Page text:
Here are some considerations when hiring an au pair:

  • Cost: In addition to providing your au pair with a private room in your house and three meals a day, you’ll have to pay a weekly stipend of at least $195.75 based on the Fair Labor Standards Act (FLSA). The good news is that you don’t have to pay them more based on your location or number of children. You’re required to give your au pair one full weekend off per month and two weeks of paid vacation per 12-month exchange term. You’ll also be required to pay up to $500 toward the cost of the au pair’s required course work – at least six semester hours of academic credit at an accredited U.S. post-secondary institution. According to Au Pair in America, the average weekly cost of an au pair is $356.
  • Experience: The Au Pair Program is run by the U.S. Department of State and it requires participants to have graduated from high school (or equivalent) and to have completed at least 32 hours of childcare training. But your au pair won’t necessarily have much hands-on experience with children, so you may have to be patient and explain a lot to them. It’s also important to note that au pairs can only work with children under two or children with special needs if they meet minimum experience requirements.
  • Availability: An au pair can provideup to 10 hours a day or 45 hours a week of child care. You’re free to schedule their hours to suit your commitments and to change them each week if needed.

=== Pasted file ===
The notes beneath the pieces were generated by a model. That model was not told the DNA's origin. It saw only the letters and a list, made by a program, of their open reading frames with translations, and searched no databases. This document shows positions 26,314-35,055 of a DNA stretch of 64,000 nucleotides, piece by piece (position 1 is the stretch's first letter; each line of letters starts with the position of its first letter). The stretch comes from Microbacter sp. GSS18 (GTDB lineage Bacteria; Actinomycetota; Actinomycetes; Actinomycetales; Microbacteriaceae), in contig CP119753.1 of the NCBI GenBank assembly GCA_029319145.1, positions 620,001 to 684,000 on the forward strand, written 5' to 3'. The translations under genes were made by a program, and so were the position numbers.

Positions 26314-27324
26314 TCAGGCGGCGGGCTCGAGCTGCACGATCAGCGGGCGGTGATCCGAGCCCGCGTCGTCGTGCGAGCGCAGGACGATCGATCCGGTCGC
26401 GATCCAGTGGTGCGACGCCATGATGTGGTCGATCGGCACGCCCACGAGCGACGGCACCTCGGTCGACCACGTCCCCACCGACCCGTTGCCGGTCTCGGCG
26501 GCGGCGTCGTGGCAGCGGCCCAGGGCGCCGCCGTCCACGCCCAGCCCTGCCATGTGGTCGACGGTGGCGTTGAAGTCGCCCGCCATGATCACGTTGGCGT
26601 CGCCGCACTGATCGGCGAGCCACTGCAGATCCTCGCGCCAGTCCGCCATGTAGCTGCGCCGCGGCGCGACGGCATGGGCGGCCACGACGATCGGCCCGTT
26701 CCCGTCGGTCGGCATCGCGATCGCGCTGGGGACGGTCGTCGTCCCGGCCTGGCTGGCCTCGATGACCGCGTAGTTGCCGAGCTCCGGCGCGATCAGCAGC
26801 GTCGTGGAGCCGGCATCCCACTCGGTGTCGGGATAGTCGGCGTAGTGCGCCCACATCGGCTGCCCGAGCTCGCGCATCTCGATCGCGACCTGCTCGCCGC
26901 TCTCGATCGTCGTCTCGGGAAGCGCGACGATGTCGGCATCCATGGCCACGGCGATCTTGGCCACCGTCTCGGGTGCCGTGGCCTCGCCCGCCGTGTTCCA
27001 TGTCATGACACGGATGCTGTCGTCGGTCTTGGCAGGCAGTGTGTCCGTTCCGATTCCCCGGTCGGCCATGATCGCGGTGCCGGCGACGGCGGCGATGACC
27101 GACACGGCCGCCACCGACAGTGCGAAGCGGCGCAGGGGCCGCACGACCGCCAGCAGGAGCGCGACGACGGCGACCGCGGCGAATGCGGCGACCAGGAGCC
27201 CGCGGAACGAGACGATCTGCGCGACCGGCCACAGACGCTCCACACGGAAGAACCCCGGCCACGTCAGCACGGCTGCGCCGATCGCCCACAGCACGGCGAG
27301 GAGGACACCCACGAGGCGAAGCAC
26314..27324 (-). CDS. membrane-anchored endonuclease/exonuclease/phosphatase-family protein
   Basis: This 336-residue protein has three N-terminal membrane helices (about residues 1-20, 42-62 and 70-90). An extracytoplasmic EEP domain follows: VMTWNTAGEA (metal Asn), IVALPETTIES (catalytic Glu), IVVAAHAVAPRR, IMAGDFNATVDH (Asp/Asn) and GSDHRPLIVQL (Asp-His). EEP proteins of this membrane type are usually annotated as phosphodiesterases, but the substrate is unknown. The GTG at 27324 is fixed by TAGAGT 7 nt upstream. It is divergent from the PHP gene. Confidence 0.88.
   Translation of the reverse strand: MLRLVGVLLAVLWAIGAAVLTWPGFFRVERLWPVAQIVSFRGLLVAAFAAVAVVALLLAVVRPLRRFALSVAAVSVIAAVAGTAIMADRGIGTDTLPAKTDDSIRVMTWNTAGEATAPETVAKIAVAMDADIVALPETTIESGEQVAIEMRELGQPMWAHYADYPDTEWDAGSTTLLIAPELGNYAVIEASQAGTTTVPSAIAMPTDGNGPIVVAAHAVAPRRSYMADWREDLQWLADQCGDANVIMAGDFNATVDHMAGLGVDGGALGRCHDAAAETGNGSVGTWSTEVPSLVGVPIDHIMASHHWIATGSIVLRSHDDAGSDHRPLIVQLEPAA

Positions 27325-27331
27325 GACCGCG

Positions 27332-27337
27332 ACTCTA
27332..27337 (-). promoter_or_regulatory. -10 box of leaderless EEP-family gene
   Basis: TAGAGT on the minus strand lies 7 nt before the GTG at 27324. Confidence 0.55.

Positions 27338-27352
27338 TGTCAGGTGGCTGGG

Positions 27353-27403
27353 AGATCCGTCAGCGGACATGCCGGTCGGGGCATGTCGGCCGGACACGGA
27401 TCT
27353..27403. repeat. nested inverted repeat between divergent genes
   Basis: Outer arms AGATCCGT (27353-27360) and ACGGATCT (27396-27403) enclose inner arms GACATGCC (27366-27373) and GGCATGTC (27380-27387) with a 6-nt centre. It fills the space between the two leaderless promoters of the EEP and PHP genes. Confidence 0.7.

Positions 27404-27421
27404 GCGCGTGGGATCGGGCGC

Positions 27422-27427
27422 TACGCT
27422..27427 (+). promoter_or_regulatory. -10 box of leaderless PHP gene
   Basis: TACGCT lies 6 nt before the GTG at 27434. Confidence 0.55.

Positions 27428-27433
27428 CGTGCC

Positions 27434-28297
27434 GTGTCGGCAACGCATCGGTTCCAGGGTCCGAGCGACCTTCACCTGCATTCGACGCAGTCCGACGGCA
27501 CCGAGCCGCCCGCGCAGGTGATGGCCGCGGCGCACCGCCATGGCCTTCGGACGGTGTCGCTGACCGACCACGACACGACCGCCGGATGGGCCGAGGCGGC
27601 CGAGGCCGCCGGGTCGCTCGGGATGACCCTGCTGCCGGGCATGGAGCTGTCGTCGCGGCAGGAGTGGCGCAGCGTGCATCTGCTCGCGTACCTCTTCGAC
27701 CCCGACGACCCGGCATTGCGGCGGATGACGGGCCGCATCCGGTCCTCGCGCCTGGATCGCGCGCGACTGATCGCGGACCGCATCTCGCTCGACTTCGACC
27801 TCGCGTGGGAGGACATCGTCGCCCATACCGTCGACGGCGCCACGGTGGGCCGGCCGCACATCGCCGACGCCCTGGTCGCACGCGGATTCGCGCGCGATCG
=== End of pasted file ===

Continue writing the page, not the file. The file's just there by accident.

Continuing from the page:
• Extra tasks: An au pair is expected to do light housework and to pull their weight in the household, but their tasks don’t include any heavy cleaning. You may want to hire a cleaning person as well.
  • The hiring process: Contact one of the 16 au pair agencies approved by the Department of State. They’ll charge you a fee to match you with your au pair, but they’ll take care of all the legalities, obtain your au pair’s visa, perform background checks and interviews, provide the agreement to be signed by both parties, and so on. If you choose a non-approved agency or you try to do it on your own, your agreement might not be legal.
  • Interviews and trial periods: Because your au pair will come from another country, it’s very unlikely that you’ll be able to meet them before they start working for you or have a trial day. You’ll have to conduct all your interviews over the phone, email, Skype or FaceTime.
  • Your responsibilities as a host family: You’re expected to welcome your au pair into your home for 12 months with an option to extend by six, nine or 12 months. It is possible to terminate the contract early if it doesn’t work out – the conditions of termination will be outlined in your agreement.

In addition to the basic requirements outlined above, you’re expected to warmly include your au pair in your daily activities and family outings when possible. Although you may find it difficult to connect with your au pair at first due to their lack of experience or language and cultural barriers, you’ll soon start to learn from each other and walk away from the experience feeling enriched.